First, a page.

I have played “immersive story” video games for so long — primarily later Final Fantasy games — that I assumed its undeveloped characters would seem lacking. Therefore, when I decided to go back and discover the first game in the series, I adapted characters from another, later (but still old) video game to fill the shoes of Final Fantasy I’s cardboard characters that never speak and never have the slightest hint of character development.

In doing so, I forgot the original concept of roleplaying games, in the tabletop days of dice and painted figures and character sheets and manuals. Back then we created characters from scratch, lovingly designing them and choosing their abilities, quirks, backstories and heroic (or not so heroic) actions. The GM (game master) only provided us with the story and setting, save in very rare games where “character sheets” were provided for us as an unusual roleplaying challenge. In standard RPGs, the GM’s job was to referee the actions chosen by the players for their characters, provide a world and general plot, and shepherd the characters through the story with a nudge or nip as needed (a role now partly played by video game players).

I forgot how we used to act out our character’s lives, voicing their questions and responses to fictional situations as they happened, sometimes even participating in live action games where we physically acted out their adventures as much as possible, theater-style. (I was never comfortable in live action; I’m a writer). Later, in the early days of the web, I jumped aboard the first generation of massive multi-player RPGs, but those were text-based: we designed and submitted characters for approval, then wrote and described every aspect of character appearances, dialog, and actions, in freeform roleplay or in stories refereed by volunteer GMs.

I’ve forgotten how baffled I was, when I first heard of D&D-style video games being called “roleplaying games.” How could they call it roleplaying, when nearly every aspect of the characters came preset or was simply not developed?  How could that be defined as roleplaying, when we were playing all the party’s characters, instead of just one? Most importantly, how could it be roleplaying, if one was not pretending to be a fictional character in a gaming group with different people taking on different roles?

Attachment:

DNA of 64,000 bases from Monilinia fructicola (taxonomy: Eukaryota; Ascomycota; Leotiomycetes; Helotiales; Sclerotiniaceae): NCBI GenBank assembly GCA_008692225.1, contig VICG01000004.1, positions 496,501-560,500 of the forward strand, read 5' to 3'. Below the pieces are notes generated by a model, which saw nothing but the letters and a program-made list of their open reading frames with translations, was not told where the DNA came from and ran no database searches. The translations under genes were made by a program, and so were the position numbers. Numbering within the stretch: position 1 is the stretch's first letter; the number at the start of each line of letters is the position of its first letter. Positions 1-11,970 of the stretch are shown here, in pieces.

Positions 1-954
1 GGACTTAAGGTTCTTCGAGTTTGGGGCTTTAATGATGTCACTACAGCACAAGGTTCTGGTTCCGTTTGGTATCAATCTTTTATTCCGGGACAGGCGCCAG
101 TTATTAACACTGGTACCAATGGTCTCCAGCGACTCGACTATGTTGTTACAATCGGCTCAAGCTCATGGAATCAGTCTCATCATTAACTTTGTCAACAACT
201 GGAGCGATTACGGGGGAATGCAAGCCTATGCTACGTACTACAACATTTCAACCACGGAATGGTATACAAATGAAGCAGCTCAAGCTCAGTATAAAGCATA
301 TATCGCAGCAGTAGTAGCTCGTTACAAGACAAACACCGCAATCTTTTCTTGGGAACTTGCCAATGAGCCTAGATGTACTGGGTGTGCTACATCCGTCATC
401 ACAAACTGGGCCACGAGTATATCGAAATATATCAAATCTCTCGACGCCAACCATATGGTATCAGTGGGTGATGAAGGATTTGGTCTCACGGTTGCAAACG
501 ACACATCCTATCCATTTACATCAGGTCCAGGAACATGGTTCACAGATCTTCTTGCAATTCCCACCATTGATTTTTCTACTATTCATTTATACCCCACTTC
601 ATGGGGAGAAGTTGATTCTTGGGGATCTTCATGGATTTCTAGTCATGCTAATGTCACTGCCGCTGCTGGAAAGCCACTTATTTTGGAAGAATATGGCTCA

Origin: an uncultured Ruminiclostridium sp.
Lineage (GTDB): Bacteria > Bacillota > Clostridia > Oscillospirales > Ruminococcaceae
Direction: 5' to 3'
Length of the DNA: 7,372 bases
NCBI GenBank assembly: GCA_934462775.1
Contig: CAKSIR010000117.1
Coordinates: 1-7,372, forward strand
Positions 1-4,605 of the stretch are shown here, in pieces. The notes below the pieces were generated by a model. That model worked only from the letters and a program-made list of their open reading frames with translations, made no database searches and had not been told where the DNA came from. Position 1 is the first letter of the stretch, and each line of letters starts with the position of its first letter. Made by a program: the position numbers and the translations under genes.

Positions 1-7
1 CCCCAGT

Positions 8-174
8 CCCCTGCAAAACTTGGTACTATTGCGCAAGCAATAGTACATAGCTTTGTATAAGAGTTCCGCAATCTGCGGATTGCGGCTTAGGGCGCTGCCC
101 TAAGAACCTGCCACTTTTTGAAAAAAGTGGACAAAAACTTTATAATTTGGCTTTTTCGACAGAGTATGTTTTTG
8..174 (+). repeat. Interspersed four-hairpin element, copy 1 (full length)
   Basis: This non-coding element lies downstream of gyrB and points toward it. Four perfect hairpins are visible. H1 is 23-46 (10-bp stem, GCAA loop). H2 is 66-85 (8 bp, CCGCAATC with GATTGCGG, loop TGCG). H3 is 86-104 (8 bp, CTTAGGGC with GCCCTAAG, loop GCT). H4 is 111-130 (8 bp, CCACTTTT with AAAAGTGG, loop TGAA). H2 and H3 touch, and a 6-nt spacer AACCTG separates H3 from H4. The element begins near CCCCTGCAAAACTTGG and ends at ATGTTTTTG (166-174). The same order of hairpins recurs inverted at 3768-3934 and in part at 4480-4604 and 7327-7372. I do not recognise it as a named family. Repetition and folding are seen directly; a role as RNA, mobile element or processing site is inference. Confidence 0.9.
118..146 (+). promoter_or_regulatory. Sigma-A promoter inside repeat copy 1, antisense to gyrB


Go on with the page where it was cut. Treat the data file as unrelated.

Final Fantasy I is a throwback (or, if you will, a bridge) to old tabletop roleplaying games, simplifying the process down to its most basic essentials. There is a very primitive “character design” process at the start when we choose the character’s name and class, which will be locked for the rest of the game. Then, while playing, we must imagine the characters’ dialog, appearances, backstories, reactions to the things happening to them within the game. We tell their stories. Also, since these early games are a lot less linear and have a lot less developed story, we have a lot more freedom to choose the sequence of their adventures and create the story ourselves. The more we add to the original Final Fantasy game with our imaginations, the richer the experience. In more recent Final Fantasy games, by contrast, our imagination is employed as it is when we watch a film: we imagine by experiencing rather than by embellishing the story as it’s presented.

Final Fantasy I gave us a taste of the roleplaying freedom we had in pre-computer roleplaying games. Ironically, that freedom has come full circle with Final Fantasy XI and XIV, since technology has finally advanced to the point that roleplayers can have a vast number of character customization choices, letting them chart their own story sequences and invent the dialog and actions of their characters freely. I have not played those games, as I no longer have time for that kind of roleplaying game, which requires longterm commitment and coordination of schedules with fellow players. But I salute those games. I think that they revive the concept of roleplaying last seen in the original Final Fantasy game that started the franchise. Moreover, thanks to multiplayer mechanics, they finally allow one to take on a role among other roleplayers, as we did in our dice-and-paper-sheet days.

Roleplaying as Fantasy

Roleplaying games embody both a new and old definition of the word “fantasy.” Nowadays we tend to use the word to mean a genre of fiction with dragons, swords and sorcery, and mythic themes. However, the older meaning of “fantasy” has more to do with the imagination, the willing suspension of disbelief. It derives from a few Greek roots: phainesthai “to appear,” which later came to be used for “to imagine,” phainein “to show, to bring to light,” and phos, phaos, simply, “light.” So fantasy has to do with imagination, vision, bringing to light. The Final, or latest, form of Fantasy is the act of using gaming as a collaborative tool between game designer and audience for bringing to light our imagination, just as earlier storytellers and audiences used oral performances, books, theater, radio and films. The product of that collaboration is they, the characters.

Again we are back to that double vision, that double “you” perspective which makes “you” both the character within the story and the “you” of the audience. “You” and “they,” the most fundamental of roles, profoundly change our experience of a story.

“Who are you?” Final Fantasy makes it a multiple choice question, for which the answer can be both A and B.


Note: This is a revised, expanded version of an older post on the experience of roleplaying in Final Fantasy. You can read some good responses on the original Dreamwidth journal post.

Share on FacebookShare on TumblrPin on PinterestTweet about this on TwitterShare on Reddit

Leave a Reply

Your email will NOT be published. Name and Email fields are required. Please solve math problem below to get past my anti-bot spam filter.

× 4 = twelve